Fascinated, Patsy watched breathlessly. She now understood the situation. Her headlong crash into the thicket had stirred up a drowsy rattler. The prompt action of her little wood nymph had saved her from being bitten by the snake. Now the girl intended to hunt it down and kill it. She looked so small and slender. It seemed too dangerous a task for her to undertake.
“Oh, please let it alone! It might bite you!” Patsy found herself faltering out. “A rattle-snake’s bite is deadly.”
“I have killed many. I am not afraid. Always one must kill the snake. It is the sign of the enemy. One kills; so one conquers. Comprende?”
The girl shook back her black hair, her red lips parting in a smile that lighted her somber face into sunshine. Patsy thought it quite the prettiest thing she had ever seen.
Very cautiously the intrepid little hunter began to circle the thicket, poking her impromptu weapon into it with every step she took.
She uttered a shout of triumph as the sinister, buzzing sound Patsy had so lately heard began again.
Having located her quarry, the girl proceeded to dispatch it with the fearlessness of those long used to the wilds. Her weapon firmly grasped in determined hands she rained a fury of strong, steady blows upon the rattler. Finally they ceased. Giving his snakeship a final contemptuous prod with the branch, she called across the thicket to Patsy:
“Come. You wish to see. He is a very large one. Of a length of eight feet, quisas. Wait; I will lay him straight on the earth.”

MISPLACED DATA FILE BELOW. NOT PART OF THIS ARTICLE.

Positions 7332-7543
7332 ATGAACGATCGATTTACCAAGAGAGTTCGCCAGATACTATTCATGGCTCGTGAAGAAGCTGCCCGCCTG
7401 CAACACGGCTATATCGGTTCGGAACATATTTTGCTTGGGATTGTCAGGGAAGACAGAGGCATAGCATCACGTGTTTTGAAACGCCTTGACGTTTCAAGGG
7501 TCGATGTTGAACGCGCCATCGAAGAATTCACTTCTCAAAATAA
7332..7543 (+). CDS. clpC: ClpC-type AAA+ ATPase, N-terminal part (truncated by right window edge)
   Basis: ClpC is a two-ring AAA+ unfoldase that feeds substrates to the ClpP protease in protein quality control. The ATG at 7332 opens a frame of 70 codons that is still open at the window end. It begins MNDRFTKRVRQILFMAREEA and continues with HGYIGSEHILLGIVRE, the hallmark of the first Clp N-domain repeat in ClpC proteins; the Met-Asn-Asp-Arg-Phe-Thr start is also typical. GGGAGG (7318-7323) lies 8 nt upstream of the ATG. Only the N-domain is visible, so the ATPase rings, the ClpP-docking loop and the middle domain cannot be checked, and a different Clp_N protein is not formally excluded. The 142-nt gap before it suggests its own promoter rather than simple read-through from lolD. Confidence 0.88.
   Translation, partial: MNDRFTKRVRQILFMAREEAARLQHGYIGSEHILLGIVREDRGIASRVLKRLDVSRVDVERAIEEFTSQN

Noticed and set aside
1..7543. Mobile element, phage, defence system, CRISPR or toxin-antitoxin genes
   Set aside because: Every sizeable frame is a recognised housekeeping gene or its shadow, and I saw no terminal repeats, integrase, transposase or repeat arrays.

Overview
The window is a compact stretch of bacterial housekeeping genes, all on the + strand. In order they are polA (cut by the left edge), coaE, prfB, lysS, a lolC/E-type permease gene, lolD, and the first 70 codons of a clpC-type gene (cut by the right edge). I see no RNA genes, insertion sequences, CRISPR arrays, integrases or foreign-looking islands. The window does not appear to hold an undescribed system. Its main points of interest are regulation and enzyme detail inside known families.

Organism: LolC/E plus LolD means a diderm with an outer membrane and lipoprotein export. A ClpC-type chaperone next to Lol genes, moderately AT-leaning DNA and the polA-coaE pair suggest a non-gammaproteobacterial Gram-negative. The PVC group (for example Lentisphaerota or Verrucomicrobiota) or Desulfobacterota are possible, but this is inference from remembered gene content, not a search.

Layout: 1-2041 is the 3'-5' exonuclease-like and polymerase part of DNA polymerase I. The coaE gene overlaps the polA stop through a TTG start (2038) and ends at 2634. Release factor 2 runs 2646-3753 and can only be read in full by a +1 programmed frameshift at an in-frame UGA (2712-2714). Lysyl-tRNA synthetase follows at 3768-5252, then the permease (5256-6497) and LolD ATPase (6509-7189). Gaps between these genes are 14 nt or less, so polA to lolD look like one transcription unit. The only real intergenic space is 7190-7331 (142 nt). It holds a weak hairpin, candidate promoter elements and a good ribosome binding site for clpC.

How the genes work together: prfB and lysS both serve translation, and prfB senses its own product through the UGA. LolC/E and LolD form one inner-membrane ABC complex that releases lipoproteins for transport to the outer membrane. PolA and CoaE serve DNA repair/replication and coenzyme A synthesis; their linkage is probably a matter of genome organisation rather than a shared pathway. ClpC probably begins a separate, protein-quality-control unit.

Approaching, Patsy shuddered as her rescuer obligingly poked the dead reptile from the spot where it had made its last stand. She shuddered again as a small brown hand grasped the still twitching tail and straightened the snake out.
“It is the diamond back,” the girl calmly informed. “See.” She pointed with the branch, which she still held, to the diamond-shaped markings on the snake’s back. “He carried the death in his sting. So we shall bury the head, for the sting of a dead snake such as this is safer covered.”
“It’s horrible!” shivered Patsy. “It was coiled up in the thicket. I must have disturbed it when I fell. I don’t see how I escaped being bitten.”
“He was resting at the edge of the thicket, se?orita,” corrected the girl. “Always such as he keep near the edge so that it becomes for them thus easy to strike the small creatures they hunt. So you missed him and he sang the song of death. I heard that song and came. He had eaten not long ago, I believe, and was lazy. So he did not try to go away. Now he is dead. So if the enemy comes to me, I must conquer. This is a true saying.”